Monday, August 29, 2016

Wanakena

 
The Inlet Flow, looking  toward the Narrows and Cranberry Lake

We spent the past week in Wanakena, enjoying the quiet, solitude, and beauty all around us. Although only six miles from Star Lake, Wanakena differs in several ways.

1- What is now known as Cranberry Lake was once a smaller lake, enlarged by damming of the Oswegatchie River near Cranberry Lake hamlet. The Inlet Flow, shown in the above photo was once a river floodplain. It now consists of the relatively deep former river channel and the shallow inundated floodplain. Its character is not quite lake-like and not quite river-like, but somewhere in-between. Star Lake is a glacial lake that has probably been shrinking over the past 10,000 years.

2- Star Lake has clear water, and a sandy bottom. Cranberry lake in contrast has tea-colored water, produced by seepage laden with humic acids leached from fallen leaves and decomposing wood into the Oswegatchie . Note the color of the water in the image below. The bottom may be sand, gravel, or silt.

Bathing at the Wanakena beach
3- Star Lake and most of the surrounding area is situated on a thick, relatively flat bed of sand, gravel, and small rocks that are the remnants of a glacial outwash plain. These materials were carried by water rushing out of a melting glacier. Wanakena, in contrast, is built on a glacial moraine. Its rough topography is littered by large rocks, some as big as houses, that were dropped in place by a melting glacier. Note the rocks on Third Street in the image below. The vegetation differs as a result of these differences in geology. Red spruce, for example, is a dominant in the Wanakena area, but relatively rare in Star Lake.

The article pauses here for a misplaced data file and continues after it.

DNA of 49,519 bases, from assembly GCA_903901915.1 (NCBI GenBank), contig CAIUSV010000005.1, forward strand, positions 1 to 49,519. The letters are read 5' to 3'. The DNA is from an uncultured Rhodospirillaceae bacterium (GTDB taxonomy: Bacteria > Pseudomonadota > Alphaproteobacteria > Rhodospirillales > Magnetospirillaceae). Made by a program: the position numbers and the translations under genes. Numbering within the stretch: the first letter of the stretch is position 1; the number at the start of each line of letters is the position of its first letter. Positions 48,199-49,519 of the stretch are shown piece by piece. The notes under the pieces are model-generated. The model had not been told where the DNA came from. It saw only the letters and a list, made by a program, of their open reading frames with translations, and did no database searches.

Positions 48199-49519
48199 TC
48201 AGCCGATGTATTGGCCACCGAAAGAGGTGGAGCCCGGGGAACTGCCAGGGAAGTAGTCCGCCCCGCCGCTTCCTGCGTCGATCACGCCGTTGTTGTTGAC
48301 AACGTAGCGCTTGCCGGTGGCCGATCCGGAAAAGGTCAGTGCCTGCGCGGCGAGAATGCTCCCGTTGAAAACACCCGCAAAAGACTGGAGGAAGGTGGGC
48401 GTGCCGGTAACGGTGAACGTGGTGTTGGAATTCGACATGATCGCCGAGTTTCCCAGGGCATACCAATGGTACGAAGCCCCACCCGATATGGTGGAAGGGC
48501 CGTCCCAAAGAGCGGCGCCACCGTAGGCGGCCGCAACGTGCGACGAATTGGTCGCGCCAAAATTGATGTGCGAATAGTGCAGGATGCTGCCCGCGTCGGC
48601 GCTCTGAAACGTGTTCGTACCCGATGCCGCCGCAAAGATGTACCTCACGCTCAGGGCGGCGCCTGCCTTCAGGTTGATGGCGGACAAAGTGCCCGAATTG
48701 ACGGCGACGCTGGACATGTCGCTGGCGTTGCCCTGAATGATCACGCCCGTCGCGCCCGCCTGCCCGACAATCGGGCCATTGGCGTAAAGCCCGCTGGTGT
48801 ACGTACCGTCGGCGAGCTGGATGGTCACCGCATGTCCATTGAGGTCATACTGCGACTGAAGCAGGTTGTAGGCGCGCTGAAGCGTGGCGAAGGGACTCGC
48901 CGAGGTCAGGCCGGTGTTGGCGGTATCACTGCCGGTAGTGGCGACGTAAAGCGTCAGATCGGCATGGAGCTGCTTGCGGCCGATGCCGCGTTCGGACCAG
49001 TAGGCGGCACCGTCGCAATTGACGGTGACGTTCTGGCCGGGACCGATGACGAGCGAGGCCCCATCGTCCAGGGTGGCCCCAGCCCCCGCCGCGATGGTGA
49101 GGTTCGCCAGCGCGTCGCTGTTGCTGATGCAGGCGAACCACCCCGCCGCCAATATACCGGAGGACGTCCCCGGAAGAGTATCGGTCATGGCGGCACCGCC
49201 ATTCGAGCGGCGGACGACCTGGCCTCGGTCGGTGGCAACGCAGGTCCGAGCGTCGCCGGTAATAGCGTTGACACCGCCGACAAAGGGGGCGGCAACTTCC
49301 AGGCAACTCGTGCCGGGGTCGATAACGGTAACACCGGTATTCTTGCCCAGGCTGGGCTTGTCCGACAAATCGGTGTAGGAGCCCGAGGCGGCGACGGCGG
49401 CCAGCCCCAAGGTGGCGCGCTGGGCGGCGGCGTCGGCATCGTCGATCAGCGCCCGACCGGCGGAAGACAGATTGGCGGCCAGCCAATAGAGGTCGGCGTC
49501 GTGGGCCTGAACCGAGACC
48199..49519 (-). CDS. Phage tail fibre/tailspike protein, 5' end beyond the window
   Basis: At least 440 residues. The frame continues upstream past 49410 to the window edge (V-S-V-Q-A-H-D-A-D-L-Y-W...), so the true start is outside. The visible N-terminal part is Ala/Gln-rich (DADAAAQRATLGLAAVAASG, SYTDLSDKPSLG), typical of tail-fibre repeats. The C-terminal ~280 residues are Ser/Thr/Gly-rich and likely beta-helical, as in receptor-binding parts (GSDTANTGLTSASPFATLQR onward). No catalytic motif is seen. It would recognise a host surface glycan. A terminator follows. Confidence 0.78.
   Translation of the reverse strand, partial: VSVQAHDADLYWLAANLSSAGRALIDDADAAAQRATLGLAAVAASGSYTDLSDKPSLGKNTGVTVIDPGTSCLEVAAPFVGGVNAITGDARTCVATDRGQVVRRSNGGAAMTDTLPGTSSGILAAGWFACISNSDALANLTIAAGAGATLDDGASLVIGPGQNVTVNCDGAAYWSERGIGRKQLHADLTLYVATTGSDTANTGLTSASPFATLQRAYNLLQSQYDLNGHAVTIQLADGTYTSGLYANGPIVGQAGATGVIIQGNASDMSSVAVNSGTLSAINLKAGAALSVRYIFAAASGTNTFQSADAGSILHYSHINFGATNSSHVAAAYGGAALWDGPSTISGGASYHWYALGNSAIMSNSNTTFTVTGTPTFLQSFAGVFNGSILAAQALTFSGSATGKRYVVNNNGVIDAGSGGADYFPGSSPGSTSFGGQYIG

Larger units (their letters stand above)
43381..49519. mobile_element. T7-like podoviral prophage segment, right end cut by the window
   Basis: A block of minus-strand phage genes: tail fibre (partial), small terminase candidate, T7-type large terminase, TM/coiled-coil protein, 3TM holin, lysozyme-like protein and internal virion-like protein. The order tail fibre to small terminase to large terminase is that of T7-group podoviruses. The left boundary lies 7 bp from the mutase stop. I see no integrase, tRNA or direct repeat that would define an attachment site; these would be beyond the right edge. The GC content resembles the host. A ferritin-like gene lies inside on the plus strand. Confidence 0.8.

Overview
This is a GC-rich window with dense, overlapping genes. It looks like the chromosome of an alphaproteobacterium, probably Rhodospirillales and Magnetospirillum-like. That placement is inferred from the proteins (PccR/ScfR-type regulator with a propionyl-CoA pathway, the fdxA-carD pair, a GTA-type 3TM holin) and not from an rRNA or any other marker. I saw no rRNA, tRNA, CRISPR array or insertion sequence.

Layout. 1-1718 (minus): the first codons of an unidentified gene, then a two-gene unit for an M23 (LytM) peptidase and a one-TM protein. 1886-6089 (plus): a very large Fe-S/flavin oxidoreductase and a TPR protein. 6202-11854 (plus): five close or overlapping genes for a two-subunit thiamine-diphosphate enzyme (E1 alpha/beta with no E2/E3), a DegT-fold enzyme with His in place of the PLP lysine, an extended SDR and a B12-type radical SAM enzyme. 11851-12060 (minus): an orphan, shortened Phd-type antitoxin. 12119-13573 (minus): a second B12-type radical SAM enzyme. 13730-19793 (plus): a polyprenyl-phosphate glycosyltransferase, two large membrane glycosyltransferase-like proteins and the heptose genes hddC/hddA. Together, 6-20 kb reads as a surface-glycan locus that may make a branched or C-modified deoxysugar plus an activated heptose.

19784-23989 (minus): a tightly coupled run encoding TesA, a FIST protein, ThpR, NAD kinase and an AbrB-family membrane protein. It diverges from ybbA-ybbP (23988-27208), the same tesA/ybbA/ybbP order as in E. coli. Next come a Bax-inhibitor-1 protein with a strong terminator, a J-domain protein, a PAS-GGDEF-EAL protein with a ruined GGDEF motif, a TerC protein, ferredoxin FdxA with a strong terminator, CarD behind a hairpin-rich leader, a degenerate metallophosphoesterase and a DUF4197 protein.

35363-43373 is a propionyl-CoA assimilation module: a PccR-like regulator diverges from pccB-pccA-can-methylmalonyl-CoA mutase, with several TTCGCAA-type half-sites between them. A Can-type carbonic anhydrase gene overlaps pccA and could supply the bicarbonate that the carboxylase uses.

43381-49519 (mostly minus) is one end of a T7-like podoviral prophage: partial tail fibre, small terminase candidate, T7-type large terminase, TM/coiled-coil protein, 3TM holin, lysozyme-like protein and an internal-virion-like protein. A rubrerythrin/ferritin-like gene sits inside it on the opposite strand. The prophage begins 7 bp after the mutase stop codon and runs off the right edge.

Rocks dropped by a melting glacier
4- Wanakena at about 64 people has only about one tenth of the year-round population of Star Lake, but has its own water and sewer systems. Star Lake is served in part by a public water supply, but no public sewers. Neither hamlet has a formal local government, and both are governed as parts of the Town of Fine.

5- In spite of, or in fact because of its small year-round population, Wanakena has a keen sense of community--keener some would say than in Star Lake. Rebuilding of the iconic Wanakena footbridge that was destroyed in an ice jam is one effort that has helped draw the community together.

Rebuilding the footbridge
6- The original houses in Wanakena were carried by rail from Pennsylvania, where they had served to house the workforce in a lumbering operation. Reassembled in Wanakena, they resumed their role as supporting workers of the Rich Lumber Company. Some today serve as seasonal residences. Many of the homes in Star Lake were originally built as summer residences, and now serve as full-time dwellings. Only a few were built to serve the workforce at the Benson Mines.

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